Saturday, November 27, 2010

Go to sleep

When you really think about it, sleep is a very weird thing. Who thought this would be a good idea? If you believe in God, why was sleep created? Why not have Your creatures be awake for all the hours of the day and night to see as much of the world as possible? If you are an evolution fan, how was this a trait that was even selected? How is being unconscious for about a third of the day making you more likely to survive? We must have been competing against the creatures who were sleeping 12 hours a day or something. Although somehow cats made it.

I wish I could get back that sleeping time. I'm not greedy, I don't need all of it: just give me two hours back every night. I'm pretty sure I'd waste most of that time, but I'd still like the option of having that extra time to still not exercise.

There are nights that I start to overthink sleeping. I lie in bed, close my eyes, and think, okay, how do I do this again? What if I forget how to sleep? I am lying there, trying to remember, how did I fall asleep last night? What was in my head? What was not in my head? It's not like walking or eating -- you can't show someone how to sleep. You can do things that might help you sleep, but there isn't some magical formula.

There are nights where I can't even figure out what to do with my body. It's usually one of my arms. It's just in the way. I can't remember if I sleep on it or do I put my head on it or is it off to the side, and every  way I move just doesn't feel right. It feels like I have this extra thing on my body. Seriously, how have I been sleeping with this all these years?

Of course, there are nights when you get that delicious chunk of sleep. When you just magically drift off and wake up eight hours later, feeling absolutely refreshed. Those are lovely nights, but also frustrating. What did I do to get that great sleep? Can I do it again? Why can't I do it again? But, alas, the next night is never as good.

I hope you are a good sleeper. I am jealous, but happy for you. No matter how you sleep, tonight, I wish you good sleep.

Saturday, November 13, 2010

Never been kissed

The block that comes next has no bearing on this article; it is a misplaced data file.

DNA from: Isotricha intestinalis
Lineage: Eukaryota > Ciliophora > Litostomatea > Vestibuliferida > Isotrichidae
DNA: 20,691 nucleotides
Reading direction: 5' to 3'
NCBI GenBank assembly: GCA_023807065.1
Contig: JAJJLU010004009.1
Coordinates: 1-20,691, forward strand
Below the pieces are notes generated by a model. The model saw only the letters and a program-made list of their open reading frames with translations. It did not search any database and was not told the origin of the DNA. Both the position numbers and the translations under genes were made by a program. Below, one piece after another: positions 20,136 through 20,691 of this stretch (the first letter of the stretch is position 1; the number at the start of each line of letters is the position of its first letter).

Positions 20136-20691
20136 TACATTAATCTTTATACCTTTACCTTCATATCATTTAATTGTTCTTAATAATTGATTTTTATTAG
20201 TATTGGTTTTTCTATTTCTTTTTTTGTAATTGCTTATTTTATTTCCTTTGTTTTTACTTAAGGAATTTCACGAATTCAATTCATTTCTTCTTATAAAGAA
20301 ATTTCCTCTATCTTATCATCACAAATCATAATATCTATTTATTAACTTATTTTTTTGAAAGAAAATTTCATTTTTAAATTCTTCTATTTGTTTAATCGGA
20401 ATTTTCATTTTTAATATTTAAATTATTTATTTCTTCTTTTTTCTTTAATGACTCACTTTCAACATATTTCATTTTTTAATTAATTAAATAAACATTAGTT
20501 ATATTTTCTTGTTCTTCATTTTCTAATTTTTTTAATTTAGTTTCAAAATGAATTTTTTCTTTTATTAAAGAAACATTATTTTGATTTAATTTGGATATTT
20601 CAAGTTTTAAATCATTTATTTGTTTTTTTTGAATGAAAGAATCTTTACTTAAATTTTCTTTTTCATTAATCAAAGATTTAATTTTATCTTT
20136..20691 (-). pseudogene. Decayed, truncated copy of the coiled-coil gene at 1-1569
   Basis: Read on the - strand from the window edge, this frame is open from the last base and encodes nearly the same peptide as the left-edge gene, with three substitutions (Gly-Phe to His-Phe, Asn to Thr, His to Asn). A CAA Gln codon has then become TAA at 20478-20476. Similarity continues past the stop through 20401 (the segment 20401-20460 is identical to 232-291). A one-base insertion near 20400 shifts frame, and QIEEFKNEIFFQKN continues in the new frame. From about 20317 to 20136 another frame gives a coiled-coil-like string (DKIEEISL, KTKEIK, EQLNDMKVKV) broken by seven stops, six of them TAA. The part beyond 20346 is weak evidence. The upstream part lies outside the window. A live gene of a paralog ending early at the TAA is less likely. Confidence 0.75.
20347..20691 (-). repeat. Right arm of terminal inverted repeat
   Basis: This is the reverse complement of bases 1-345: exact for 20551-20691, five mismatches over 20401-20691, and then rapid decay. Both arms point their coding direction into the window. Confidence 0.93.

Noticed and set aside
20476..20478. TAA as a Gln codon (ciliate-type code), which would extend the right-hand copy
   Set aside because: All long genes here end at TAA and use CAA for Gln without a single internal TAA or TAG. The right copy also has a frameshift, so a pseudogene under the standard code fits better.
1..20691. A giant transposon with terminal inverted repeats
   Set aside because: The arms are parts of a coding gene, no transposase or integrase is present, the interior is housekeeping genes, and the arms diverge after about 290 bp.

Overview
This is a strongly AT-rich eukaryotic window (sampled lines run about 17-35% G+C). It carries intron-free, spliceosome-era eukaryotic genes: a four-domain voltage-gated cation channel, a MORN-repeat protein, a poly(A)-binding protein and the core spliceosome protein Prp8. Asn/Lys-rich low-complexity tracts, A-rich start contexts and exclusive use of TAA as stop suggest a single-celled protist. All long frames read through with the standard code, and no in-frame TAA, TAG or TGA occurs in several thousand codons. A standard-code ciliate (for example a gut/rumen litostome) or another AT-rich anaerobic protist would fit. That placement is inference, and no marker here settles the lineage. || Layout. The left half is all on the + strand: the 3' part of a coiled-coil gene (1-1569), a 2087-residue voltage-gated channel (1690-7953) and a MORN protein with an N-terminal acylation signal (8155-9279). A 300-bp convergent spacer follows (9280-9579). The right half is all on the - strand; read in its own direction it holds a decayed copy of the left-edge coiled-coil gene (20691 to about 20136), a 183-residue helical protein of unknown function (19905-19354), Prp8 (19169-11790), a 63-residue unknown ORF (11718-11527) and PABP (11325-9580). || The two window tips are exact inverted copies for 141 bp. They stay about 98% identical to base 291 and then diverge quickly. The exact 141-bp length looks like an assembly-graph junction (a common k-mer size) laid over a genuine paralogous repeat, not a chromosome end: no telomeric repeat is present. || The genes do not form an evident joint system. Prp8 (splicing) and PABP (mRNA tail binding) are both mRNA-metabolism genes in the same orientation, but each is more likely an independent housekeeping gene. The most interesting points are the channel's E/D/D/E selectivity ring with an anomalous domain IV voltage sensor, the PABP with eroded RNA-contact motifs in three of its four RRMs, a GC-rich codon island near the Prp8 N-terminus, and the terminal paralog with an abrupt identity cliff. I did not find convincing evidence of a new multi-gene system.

Clearly, I can't stop talking about "Glee" and how they keep getting it wrong. Take this week's episode. It could have been good. It's timely and relevant, and they dropped the ball. That's why I get so frustrated with this show. If they didn't have good ideas, if they didn't have a talented cast, if they didn't have the ability to pull together something amazing, I could just dismiss the whole thing. But they could get it right and they seem to always pick the wrong direction.

There's a bunch of things wrong with this episode, but I want to focus on the kisses. We'll start with Kurt. The minute I saw that bully pushing Kurt around, I knew they were going to have him be secretly gay with a big-ol' crush on Kurt. Why "Glee," why? Because the reality is that, more often than not, bullies are not people with secret crushes on you but, rather, simply assholes. So instead of addressing a real issue that exists today: that there are bullies out there who will physically assault you because you are different, "Glee" chooses the, "oh, I'll bet they're pulling your hair because they think you're so cute route." That's totally the right choice. That'll help all the bullied kids out there.

But there was a moment that they could have saved it. When Kurt told Blaine that the kiss from the bully was his first kiss, there was a moment that was so sad and deep and true. That was a moment you really felt for a character, where you couldn't help but look back on all those little milestones in your life. I really felt for Kurt, that his first kiss would never be a sweet, little stolen moment but rather this mix of violence and confusion and self-hatred. That his first kiss would never be something special. Which brings me to the Coach Beiste kiss. I know most of the attention has been focused on Kurt's kiss, but, frankly, I find the Coach Beiste storyline much more offensive.

Okay, I get the joke: Coach Beiste isn't a pretty, size 2-shaped lady so we can make fun of her! That is funny! Thanks "Glee" for reminding women that they need to be Hollywood-pretty in order to be kissed.  That's a great message. Just remember that, girls: you can be smart and sweet and career-minded, but if you ain't pretty, you ain't getting kissed. Unless (hope and pray for this, ladies), the fabulous Mr. Shue can feel sorry for you and give you a pity kiss. (And, seriously, is there a woman Mr. Shue won't kiss?) I'm sure that's exactly what Coach Beiste had in mind for her first kiss. At least Kurt's kiss was from someone who was attracted to him.